29th April 2001
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Testing the British media

How fair and impartial are the British media today? How zealously do they practise and safeguard the high principles of journalism that the great practitioners of the past brought to this vocation?

These are not rhetorical questions. There are many-certainly in Britain I dare say- who believe that the British media are out of kilter, that they do not practise what they preach, that elementary rules of journalism are ignored, that principles are forsaken for commercialism.

Naturally such negative and damaging conclusions have not dawned suddenly but been forged on the anvil of experience.

While I have my own views about the quality of present day British journalism, I decided to test whether the media actually adhere to the highly principled positions they publicly espouse and even try to pass on to students and us poor cousins from the Third World.

I wrote a letter early last week to the editor of The Sunday Times of London. Even at the risk of prejudicing the readers, might I say that it is a newspaper owned by Rupert Murdoch.

It will find its way to those responsible for handling the letters columns. That in no way detracts from the fact that it is addressed to the newspaper editor.

My concern was the two articles written by Marie Colvin who was wounded during an assignment in Sri Lanka and how The Sunday Times treated the issue.

My intention was to point out some factual errors in the reports, some mis-statements and other inaccuracies in the hope that the newspaper would take the responsibility of accepting its errors by publishing the letter.

I don't know how many of you have read Ms. Colvin's two articles. But those who were privy to the two-paged spread given to her last Sunday would have noticed that on Page 13 there was a grey-tinted double column box at the bottom of the page. While the first two parts of it dealt with some of Ms. Colvin's journalistic exploits, the third part was headlined "Gratitude from Tamils Worldwide" and even carried a brief message of praise for Ms Colvin from a reader in Canada.

In my letter to The Sunday Times, I asked that the courtesy shown to the Canadian reader be extended to me too, not to shower the paper with praise but to point out some factual mistakes and other inaccuracies which had been published.

It is a recognised fact today that the public has a right to reply where factual errors have been committed or the media have been unfair and partial in their reportage. It is also an accepted practice today-at least among respected media- that the media have a responsibility to correct such mistakes made deliberately or otherwise and do so at the first opportunity.

It is because the media, over the decades, brushed aside this public claim to a right to reply and correction that under public pressure they had to set up internal bodies to study public complaints and decisions on such complaints.

It is on the basis of this right and because the newspaper had made mistakes that stood fact and history on its head, that I wrote the letter.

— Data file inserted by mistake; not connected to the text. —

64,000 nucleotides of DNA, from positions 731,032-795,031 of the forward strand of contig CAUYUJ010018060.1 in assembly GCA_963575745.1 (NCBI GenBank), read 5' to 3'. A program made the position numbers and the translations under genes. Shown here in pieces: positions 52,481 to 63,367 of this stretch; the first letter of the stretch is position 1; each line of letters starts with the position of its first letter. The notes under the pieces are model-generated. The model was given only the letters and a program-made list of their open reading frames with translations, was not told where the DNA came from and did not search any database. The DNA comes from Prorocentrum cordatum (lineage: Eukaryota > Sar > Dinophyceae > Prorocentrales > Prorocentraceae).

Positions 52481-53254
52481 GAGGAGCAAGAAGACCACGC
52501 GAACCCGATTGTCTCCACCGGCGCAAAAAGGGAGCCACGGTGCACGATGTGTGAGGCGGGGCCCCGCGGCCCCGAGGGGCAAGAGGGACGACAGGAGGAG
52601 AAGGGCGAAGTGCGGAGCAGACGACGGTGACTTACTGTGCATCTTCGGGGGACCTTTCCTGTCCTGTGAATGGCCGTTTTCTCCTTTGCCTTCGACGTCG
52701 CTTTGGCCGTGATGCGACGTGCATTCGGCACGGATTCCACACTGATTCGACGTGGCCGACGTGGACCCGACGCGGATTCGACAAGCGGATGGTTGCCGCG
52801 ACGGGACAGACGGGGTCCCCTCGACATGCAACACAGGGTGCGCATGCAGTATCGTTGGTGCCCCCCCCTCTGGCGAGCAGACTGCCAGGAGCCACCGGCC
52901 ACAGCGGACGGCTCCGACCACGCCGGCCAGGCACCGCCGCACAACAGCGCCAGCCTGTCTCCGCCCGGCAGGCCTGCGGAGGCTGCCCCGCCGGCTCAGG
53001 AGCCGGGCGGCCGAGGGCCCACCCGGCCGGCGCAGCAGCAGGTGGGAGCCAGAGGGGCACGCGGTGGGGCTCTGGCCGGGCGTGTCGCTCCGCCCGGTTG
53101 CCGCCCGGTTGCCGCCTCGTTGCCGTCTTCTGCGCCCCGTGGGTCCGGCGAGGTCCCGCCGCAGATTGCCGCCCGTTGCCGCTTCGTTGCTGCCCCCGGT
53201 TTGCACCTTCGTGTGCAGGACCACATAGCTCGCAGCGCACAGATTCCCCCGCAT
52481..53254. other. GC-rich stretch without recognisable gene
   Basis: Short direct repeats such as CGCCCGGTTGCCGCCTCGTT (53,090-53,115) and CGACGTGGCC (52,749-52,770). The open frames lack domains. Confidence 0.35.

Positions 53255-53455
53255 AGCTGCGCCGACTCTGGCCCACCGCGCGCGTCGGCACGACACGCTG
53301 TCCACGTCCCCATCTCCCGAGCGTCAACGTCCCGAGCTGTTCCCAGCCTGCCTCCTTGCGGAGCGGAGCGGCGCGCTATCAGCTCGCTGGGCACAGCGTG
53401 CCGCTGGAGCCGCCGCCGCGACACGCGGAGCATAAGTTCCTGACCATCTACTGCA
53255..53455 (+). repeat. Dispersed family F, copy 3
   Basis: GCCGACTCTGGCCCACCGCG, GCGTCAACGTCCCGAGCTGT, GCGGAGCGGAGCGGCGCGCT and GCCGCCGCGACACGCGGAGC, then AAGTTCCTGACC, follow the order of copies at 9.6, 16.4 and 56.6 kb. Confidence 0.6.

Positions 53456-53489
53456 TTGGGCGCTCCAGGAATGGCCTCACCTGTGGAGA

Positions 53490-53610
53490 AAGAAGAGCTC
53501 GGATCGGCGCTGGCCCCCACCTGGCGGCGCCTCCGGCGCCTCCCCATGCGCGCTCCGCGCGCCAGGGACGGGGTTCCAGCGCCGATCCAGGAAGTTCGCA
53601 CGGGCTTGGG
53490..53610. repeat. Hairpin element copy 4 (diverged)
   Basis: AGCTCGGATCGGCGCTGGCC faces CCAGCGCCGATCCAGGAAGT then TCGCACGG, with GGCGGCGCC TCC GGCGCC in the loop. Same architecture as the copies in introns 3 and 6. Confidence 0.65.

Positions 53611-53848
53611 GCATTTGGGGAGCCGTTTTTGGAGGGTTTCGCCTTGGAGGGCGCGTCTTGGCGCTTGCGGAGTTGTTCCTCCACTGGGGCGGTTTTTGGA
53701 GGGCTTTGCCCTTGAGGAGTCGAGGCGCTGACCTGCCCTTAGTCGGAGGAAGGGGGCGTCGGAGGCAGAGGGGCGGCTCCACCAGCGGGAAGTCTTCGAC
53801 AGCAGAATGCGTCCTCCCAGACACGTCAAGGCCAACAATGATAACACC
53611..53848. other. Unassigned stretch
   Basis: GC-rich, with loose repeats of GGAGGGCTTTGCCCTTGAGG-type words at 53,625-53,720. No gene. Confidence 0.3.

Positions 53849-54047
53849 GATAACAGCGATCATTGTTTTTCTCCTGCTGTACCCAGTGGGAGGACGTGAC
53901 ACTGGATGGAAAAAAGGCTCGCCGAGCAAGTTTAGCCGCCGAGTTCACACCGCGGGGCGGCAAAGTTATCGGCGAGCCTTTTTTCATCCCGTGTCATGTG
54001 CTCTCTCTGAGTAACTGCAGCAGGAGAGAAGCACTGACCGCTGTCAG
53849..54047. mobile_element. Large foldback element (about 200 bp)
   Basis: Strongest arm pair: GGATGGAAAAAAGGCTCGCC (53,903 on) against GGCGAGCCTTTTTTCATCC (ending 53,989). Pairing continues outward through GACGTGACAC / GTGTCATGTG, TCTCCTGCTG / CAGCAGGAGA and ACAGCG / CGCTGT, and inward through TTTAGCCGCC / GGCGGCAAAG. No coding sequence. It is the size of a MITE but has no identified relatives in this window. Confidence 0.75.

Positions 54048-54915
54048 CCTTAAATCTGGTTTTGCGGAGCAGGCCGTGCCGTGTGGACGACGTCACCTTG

Among the things I pointed out to The Sunday Times was that in the boxed column I referred to earlier, it was stated that Ms. Colvin "went to interview the (Tiger) leaders and was ambushed while trying to walk out of the area".

I don't know whether the English are losing the ability to use their own language or it is a deliberate attempt to distort the truth, but even she doesn't make the faintest claim to having been ambushed.

An ambush, to my understanding, means lying in wait in the hope of surprising a person or persons- or an animal. I dare The Sunday Times to point out any such suggestion of an ambush.

In fact the word ambush is used in the boxed column and also in the caption to the accompanying picture. Moreover, examine the words "while trying to walk out of the area". This is perhaps the work of a facetious sub-editor trying to create the impression that Ms. Colvin had gone for an evening stroll and was shot and wounded by a cruel army.

While Ms. Colvin might have got in and out of trouble spots and earned a reputation, others tend to view a good journalist as one who has a respect for facts and impartially, does not distort events for one reason or another. In her first article, Ms. Colvin says that the LTTE emerged in 1983 after mobs ran amok in Colombo and killed Tamils.

A great pity that having spent three days with the Tiger leadership she could not even find out when the movement was born which was at least seven years before 1983.

Nor did she seem to know that it was the LTTE's killing of 13 soldiers (that was an ambush) and the delay in the bodies reaching Kanatte that initially sparked off the attacks in Borella. I hope Ms. Colvin has no aspiration to turn historian.

I did not write all that to The Sunday Times being as polite as possible. But I did point out two other inaccuracies in her reports, which are important, as she justifies her passage to the Wanni on the basis of this.

She says that the Tiger standpoint on the Norwegian-sponsored negotiations is not known. And this was the only way to interview the Tiger leaders. She could have saved her newspaper some money and herself much pain if she had only contacted the LTTE's chief negotiator who lives in London giving interviews often to the Tamil Guardian (also based here) or read some of our Sunday papers that carry reams about the LTTE and the negotiations.

But will The Sunday Times publish the letter. Lay your bets now.

Meanwhile who in the government was foolish enough to talk of a "secret agenda"?

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